Against the backdrop of the ongoing war in Ukraine, this month is our annual focus on international navies. A record 32 international navy chiefs accepted our invitation to describe their nations’ maritime security challenges. That invitation went out in late 2021, before Russia’s invasion, but several navy chiefs adjusted their responses accordingly—particularly those from the Black Sea and Baltic Sea regions. Rear Admiral Kiril Mihaylov, Commander of the Bulgarian Navy, sums it up: “Russia has never ceased projecting its influence . . . interfering in the domestic affairs of former Eastern Bloc countries. The escalation of hostile activities . . . culminated on 24 February with the . . . invasion of Ukraine, which confirmed our doubts that political means do not suffice for Russian leaders.” Well put, Admiral.
While the war in Europe has put the Indo-Pacific “below the fold” recently, retired Navy Captain Jim Fanell, our go-to expert on the Chinese Navy, informs us “PLA Navy Growth [Was] Not Slowed by COVID.” The list of ships and submarines commissioned by the PLAN last year is long and impressive. While the U.S. Navy aspires to 350+ ships, it has been unable to break 300. Meanwhile, the PLAN continues to grow in numbers and capabilities—from aircraft carriers to surface combatants to submarines. It would be a tragedy if the crisis in Ukraine distracted the United States from responding to Beijing’s continued naval buildup.
Analyzing the Indian Ocean region for us again this year, retired Indian Navy Rear Admiral Sudarshan Shrikhande explains that the members of the Quadrilateral Security Dialogue (India, Japan, United States, and Australia) and the new AUKUS (Australia, United Kingdom, and the United States) naval partnership are focused on counterbalancing China in “AUKUS and Quad Have Eyes on China.”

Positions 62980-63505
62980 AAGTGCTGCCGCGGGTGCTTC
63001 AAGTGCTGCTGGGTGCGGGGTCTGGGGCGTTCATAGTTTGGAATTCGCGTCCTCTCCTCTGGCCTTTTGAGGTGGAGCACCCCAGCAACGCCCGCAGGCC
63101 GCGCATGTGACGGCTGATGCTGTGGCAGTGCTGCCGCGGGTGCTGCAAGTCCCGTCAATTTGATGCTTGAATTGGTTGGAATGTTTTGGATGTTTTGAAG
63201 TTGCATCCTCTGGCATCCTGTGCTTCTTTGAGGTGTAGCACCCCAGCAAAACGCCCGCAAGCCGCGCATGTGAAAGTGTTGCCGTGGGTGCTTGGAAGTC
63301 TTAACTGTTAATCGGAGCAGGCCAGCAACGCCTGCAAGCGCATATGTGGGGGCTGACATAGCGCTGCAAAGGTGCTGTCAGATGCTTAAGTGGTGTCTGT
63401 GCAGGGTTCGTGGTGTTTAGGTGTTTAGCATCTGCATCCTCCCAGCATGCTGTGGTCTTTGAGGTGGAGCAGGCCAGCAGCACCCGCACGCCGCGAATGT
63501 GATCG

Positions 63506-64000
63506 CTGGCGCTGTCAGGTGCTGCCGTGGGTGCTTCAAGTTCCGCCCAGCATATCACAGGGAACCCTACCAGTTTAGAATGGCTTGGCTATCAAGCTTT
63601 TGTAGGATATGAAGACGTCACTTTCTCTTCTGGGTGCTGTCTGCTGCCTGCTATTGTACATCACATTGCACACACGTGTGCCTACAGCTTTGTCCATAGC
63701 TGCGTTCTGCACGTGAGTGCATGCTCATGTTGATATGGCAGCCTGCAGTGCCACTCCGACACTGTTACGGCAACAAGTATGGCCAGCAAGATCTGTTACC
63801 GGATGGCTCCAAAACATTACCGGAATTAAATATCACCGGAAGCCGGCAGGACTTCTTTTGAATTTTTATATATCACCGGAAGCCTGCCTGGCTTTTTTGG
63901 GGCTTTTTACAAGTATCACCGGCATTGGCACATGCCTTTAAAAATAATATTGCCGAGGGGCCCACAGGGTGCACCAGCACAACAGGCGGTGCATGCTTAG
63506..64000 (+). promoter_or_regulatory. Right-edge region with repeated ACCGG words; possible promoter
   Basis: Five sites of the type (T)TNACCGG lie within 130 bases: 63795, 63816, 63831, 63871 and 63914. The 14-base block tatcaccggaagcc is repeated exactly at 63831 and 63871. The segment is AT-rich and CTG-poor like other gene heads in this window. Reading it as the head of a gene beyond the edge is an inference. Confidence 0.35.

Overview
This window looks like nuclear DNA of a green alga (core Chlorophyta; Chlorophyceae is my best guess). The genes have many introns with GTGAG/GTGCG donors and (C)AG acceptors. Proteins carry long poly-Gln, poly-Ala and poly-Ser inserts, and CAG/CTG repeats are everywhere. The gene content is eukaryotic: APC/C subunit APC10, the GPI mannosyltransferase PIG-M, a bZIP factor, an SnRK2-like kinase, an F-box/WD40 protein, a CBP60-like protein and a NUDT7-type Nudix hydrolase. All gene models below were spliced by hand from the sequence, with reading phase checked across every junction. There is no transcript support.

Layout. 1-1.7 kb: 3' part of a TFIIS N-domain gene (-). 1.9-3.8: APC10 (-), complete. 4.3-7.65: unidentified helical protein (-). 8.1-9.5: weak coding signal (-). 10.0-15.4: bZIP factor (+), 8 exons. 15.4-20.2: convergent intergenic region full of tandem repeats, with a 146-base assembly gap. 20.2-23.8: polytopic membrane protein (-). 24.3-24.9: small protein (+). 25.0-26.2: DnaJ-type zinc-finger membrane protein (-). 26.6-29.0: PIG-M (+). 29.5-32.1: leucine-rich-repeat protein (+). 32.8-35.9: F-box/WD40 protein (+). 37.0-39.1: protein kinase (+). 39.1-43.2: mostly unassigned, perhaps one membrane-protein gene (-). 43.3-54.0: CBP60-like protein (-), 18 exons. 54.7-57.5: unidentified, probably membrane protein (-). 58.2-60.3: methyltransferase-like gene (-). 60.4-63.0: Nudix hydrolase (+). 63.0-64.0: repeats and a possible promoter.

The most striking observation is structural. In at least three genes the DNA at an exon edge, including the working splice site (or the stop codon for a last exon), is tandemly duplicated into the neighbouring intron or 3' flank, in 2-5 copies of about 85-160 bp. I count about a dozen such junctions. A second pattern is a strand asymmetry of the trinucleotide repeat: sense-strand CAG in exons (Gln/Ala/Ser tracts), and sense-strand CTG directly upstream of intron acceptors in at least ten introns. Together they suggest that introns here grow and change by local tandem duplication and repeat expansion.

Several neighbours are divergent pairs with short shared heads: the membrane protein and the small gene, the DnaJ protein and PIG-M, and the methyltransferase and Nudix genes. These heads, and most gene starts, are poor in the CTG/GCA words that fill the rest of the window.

Several articles this month analyze the Russian Navy, which has lost its Black Sea Fleet flagship, the cruiser Moskva, to a fire reportedly caused by a Ukrainian antiship missile attack. Given the poor performance of the Kremlin’s military in Ukraine, “The Case of the Kuznetsov” by Richard Moss and Commander Ryan Vest, U.S. Navy, will not surprise anyone. Moss and Vest detail the checkered history and pitiful maintenance of Russia’s only aircraft carrier. Contrasting the sad state of Russian carrier aviation, however, Commander Joshua Menks and Michael Petersen describe the Russian Navy’s lethal land-attack cruise missiles in “The Kalibrization of the Russian Fleet.”
This month’s American Sea Power Project article is “The Character of War Is Constantly Changing” by Gerry Roncolato. Not only is the article exceptional, but the sources form an exceptional reading list for naval planners and strategists.
Finally, congratulations to the winners of the 2021 General Prize Essay Contest. We received a record 135 entries, so it took us longer than usual to read, evaluate, and judge them all. When the Editorial Board cast their votes (in the blind) at the April meeting the winners were: First Lieutenant David Alman, U.S. Air National Guard—First Prize; Lieutenant Commander Brian Hayes, U.S. Navy Reserve (Retired)—Second Prize; and retired Navy Captain Sam Tangredi—Third Prize. These outstanding essays will be published in the June issue. Special thanks to Andrew and Barbara Taylor for their generous support which makes the General Prize Essay Contest possible.